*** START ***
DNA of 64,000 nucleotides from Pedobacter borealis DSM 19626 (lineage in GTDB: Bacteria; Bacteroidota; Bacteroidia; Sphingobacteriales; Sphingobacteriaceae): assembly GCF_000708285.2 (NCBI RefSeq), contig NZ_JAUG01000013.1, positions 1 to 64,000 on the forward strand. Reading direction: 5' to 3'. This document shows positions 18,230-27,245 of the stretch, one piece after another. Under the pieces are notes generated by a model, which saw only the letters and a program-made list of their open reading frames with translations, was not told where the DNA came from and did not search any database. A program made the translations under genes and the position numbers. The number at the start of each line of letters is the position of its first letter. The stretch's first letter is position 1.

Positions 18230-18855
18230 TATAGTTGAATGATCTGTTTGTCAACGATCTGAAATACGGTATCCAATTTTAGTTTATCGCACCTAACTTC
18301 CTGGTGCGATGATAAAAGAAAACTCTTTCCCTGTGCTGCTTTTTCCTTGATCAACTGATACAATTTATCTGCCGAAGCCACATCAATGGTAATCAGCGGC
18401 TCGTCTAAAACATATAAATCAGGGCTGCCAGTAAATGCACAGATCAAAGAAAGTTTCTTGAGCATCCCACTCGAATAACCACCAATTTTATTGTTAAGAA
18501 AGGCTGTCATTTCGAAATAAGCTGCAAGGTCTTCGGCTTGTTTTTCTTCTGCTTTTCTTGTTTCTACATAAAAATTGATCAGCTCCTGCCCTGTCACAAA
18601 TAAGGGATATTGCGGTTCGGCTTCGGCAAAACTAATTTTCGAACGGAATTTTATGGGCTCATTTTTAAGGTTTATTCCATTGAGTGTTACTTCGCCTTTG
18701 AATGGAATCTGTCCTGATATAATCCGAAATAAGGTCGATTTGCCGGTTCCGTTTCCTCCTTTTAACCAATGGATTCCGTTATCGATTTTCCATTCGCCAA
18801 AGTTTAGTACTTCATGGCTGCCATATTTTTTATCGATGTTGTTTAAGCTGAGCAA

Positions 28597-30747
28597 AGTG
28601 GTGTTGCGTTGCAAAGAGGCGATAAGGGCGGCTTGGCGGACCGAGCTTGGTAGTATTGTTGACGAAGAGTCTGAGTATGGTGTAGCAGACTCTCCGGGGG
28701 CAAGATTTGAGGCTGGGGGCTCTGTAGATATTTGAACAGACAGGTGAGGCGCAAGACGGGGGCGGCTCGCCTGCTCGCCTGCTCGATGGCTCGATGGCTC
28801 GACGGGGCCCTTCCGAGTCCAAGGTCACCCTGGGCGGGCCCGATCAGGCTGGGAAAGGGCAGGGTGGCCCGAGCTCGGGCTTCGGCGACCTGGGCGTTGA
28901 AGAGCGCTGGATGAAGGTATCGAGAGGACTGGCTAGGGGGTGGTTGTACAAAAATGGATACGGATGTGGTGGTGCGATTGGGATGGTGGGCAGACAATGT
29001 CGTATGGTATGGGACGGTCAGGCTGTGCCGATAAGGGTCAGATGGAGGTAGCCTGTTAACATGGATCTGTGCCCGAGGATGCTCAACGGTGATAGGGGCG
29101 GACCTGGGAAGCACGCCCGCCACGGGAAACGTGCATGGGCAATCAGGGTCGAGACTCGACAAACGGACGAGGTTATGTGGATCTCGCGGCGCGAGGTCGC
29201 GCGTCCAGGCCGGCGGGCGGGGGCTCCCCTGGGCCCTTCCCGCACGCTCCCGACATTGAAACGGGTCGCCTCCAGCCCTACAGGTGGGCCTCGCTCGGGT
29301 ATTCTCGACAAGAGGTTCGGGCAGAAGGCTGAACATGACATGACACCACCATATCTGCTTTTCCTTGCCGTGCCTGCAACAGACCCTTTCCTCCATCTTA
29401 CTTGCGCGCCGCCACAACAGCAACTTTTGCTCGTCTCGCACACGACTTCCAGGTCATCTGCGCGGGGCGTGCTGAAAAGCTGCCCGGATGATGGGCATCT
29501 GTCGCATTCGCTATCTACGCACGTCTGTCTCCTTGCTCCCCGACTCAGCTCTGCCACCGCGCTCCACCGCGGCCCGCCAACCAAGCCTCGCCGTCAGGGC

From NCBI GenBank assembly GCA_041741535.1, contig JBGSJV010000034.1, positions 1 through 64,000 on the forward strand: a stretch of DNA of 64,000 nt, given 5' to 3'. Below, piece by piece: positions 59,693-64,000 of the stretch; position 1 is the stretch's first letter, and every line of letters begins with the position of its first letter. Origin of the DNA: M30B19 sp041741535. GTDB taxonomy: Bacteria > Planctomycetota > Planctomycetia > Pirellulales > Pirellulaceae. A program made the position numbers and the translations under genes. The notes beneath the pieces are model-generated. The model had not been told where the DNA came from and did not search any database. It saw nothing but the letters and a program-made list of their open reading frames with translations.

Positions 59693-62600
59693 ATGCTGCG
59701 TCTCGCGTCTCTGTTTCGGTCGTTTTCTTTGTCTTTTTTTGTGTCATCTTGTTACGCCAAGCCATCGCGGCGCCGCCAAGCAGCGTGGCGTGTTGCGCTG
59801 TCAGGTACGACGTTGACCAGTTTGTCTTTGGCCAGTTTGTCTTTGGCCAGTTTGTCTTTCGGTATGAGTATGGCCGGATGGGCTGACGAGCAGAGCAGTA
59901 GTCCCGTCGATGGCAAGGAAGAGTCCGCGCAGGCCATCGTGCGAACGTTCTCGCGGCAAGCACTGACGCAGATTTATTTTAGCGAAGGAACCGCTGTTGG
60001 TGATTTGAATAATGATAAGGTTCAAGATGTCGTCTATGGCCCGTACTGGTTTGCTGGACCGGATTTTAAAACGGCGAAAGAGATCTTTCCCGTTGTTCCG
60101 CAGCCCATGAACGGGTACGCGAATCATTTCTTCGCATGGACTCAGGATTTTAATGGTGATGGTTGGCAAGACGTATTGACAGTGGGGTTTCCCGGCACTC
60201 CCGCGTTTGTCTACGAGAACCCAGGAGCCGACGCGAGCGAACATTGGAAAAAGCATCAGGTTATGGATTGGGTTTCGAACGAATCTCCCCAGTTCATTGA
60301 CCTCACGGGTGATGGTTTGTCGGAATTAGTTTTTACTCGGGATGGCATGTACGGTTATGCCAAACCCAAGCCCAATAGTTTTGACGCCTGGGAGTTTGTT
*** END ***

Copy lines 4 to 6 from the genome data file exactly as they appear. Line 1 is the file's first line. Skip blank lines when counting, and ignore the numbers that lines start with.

18301 CTGGTGCGATGATAAAAGAAAACTCTTTCCCTGTGCTGCTTTTTCCTTGATCAACTGATACAATTTATCTGCCGAAGCCACATCAATGGTAATCAGCGGC
18401 TCGTCTAAAACATATAAATCAGGGCTGCCAGTAAATGCACAGATCAAAGAAAGTTTCTTGAGCATCCCACTCGAATAACCACCAATTTTATTGTTAAGAA
18501 AGGCTGTCATTTCGAAATAAGCTGCAAGGTCTTCGGCTTGTTTTTCTTCTGCTTTTCTTGTTTCTACATAAAAATTGATCAGCTCCTGCCCTGTCACAAA